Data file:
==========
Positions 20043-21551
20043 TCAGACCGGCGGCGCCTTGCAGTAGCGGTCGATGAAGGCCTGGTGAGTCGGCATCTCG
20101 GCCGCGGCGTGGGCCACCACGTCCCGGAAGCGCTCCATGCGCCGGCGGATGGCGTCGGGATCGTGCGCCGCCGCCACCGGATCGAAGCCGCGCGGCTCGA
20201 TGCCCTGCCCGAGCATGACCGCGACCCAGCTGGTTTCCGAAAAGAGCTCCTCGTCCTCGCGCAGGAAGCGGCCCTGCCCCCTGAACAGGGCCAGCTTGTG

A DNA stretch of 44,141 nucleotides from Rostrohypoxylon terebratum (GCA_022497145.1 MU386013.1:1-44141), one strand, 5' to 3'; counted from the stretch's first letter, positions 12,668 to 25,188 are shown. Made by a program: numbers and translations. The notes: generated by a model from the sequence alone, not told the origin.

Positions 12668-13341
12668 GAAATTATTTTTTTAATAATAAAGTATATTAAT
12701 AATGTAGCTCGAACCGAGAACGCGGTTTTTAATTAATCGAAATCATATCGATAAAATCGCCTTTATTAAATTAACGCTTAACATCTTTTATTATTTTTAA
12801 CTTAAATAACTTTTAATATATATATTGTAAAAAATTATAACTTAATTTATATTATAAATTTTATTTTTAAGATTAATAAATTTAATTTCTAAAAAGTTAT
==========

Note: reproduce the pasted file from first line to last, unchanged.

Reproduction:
Positions 20043-21551
20043 TCAGACCGGCGGCGCCTTGCAGTAGCGGTCGATGAAGGCCTGGTGAGTCGGCATCTCG
20101 GCCGCGGCGTGGGCCACCACGTCCCGGAAGCGCTCCATGCGCCGGCGGATGGCGTCGGGATCGTGCGCCGCCGCCACCGGATCGAAGCCGCGCGGCTCGA
20201 TGCCCTGCCCGAGCATGACCGCGACCCAGCTGGTTTCCGAAAAGAGCTCCTCGTCCTCGCGCAGGAAGCGGCCCTGCCCCCTGAACAGGGCCAGCTTGTG

A DNA stretch of 44,141 nucleotides from Rostrohypoxylon terebratum (GCA_022497145.1 MU386013.1:1-44141), one strand, 5' to 3'; counted from the stretch's first letter, positions 12,668 to 25,188 are shown. Made by a program: numbers and translations. The notes: generated by a model from the sequence alone, not told the origin.

Positions 12668-13341
12668 GAAATTATTTTTTTAATAATAAAGTATATTAAT
12701 AATGTAGCTCGAACCGAGAACGCGGTTTTTAATTAATCGAAATCATATCGATAAAATCGCCTTTATTAAATTAACGCTTAACATCTTTTATTATTTTTAA
12801 CTTAAATAACTTTTAATATATATATTGTAAAAAATTATAACTTAATTTATATTATAAATTTTATTTTTAAGATTAATAAATTTAATTTCTAAAAAGTTAT